Um, I read the article, and I don't see anything that suggests Mandalorians had to wear their armor "all the time":
They neither "speak Mando'a" all the time, nor do they raise children all the time either, even though they're mentioned as cultural rules as well. I may not like all the Mandalorian-focus, but that's taking criticism a bit too far. They also point out a saying, that "a warrior is more than his armor", so obviously, they're not religiously attached to them.
Well, it says they have to raise children according to Mandalorian tradition, which I assume they have to do all the time when they have children... But it seems to me that it is intended to mean all the time. It doesn't say that they merely have to own the armour, they have to wear it. Plus there's that picture of two unwashed Mandalorians in full armour (that's also totally dirty) during their wedding
, which also seems to be a rather "everyday" kind of situation. I wouldn't be surprised to see pictures of Mandalorian farmers or doctors in full armour too). It doesn't explicitly say all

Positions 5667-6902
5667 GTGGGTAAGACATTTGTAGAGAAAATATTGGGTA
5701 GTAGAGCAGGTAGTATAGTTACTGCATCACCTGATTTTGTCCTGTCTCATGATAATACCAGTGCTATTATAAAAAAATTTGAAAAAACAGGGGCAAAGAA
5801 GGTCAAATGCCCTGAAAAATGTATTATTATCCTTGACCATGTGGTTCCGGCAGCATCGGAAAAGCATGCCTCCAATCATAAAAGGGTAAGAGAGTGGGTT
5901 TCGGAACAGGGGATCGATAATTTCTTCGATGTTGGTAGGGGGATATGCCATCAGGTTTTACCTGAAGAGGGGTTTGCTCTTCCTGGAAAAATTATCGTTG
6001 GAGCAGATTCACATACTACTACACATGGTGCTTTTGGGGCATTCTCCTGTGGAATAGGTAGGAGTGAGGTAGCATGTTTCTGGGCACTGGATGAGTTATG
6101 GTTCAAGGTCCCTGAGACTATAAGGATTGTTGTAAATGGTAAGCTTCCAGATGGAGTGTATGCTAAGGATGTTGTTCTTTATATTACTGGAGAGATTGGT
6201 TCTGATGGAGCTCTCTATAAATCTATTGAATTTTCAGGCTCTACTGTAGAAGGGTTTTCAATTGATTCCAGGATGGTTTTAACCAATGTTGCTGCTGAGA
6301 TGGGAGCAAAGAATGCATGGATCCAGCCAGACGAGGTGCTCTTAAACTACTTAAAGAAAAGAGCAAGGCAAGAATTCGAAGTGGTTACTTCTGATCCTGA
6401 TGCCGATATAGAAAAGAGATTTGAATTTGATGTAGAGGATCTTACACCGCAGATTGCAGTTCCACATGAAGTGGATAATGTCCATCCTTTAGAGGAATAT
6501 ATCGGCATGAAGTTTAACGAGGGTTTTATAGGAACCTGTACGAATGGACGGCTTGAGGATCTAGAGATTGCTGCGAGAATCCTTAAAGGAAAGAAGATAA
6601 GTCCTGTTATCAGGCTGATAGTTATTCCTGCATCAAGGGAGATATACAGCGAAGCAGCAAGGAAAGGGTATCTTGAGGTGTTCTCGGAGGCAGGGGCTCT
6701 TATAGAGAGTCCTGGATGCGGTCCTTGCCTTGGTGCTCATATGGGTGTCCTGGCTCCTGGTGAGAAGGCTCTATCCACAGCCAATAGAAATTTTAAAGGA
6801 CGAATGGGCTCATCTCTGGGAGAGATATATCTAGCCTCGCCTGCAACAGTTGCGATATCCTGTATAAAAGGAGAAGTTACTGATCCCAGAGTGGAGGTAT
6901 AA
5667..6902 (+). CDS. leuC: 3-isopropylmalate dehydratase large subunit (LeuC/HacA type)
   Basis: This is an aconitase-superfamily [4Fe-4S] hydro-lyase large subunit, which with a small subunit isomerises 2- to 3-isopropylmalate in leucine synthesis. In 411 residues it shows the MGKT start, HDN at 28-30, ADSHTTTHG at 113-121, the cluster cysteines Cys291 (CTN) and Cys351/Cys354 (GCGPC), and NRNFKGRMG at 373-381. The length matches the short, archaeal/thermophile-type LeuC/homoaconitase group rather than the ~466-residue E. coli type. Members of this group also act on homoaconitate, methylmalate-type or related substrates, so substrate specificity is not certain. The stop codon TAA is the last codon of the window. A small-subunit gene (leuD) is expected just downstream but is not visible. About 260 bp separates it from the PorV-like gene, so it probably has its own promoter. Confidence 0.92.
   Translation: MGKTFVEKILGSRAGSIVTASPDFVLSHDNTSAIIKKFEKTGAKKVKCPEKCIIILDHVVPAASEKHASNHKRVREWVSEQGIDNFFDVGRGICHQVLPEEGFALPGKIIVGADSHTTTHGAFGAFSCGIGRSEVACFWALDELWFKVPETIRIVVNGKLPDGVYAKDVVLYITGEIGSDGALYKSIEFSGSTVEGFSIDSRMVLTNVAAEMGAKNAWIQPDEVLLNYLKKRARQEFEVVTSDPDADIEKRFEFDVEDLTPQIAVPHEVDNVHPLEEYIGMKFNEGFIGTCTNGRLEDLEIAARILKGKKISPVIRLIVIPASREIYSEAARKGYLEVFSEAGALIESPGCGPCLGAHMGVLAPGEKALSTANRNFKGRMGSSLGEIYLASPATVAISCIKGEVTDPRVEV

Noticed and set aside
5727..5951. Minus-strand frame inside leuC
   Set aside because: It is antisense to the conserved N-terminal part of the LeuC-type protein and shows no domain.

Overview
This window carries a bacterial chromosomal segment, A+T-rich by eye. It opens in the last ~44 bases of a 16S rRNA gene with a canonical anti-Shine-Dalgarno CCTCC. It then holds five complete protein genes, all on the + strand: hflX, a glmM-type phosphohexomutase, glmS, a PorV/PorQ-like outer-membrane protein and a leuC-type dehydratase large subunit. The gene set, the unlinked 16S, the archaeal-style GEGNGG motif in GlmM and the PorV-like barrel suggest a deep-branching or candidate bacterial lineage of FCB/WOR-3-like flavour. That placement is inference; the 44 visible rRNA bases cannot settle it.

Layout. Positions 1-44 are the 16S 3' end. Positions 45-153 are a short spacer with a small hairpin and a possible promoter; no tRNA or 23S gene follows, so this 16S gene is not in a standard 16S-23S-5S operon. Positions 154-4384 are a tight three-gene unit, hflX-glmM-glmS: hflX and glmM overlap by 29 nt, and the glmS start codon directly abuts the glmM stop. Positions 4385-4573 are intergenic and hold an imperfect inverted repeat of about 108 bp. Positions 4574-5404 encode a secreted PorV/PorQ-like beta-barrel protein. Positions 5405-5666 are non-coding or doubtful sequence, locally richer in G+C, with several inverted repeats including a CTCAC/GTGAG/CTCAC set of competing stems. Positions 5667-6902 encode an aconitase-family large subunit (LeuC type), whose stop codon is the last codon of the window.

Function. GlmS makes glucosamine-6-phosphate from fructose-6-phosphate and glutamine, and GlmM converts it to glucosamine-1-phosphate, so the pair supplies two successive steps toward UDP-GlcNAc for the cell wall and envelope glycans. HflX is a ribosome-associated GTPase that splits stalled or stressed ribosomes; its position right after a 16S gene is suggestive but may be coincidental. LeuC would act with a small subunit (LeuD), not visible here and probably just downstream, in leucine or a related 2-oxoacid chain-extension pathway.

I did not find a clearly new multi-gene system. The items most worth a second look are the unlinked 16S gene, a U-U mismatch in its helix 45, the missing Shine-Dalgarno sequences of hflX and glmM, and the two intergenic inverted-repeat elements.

the time, but that does seem to be the gist of it, or at the least, most
of the time. Apparently Mandalorians are supposed to be constantly armoured dirty warriors...
Also, perhaps the proverb means that it takes more than just armour to make a proper Mandalorian.
Created by their own hands, fitted to their liking, each piece of Mandalorian steel was chosen and customized by a Mandalorian to their level of skill. The armor had great cultural significance for the Mandalorians, and each set told about the Mandalorian underneath. However, there was a saying in Mando'a: Verd ori'shya beskar'gam, meaning a warrior is more than his armor.
I'm not sure what the proverb is supposed to say in the context.
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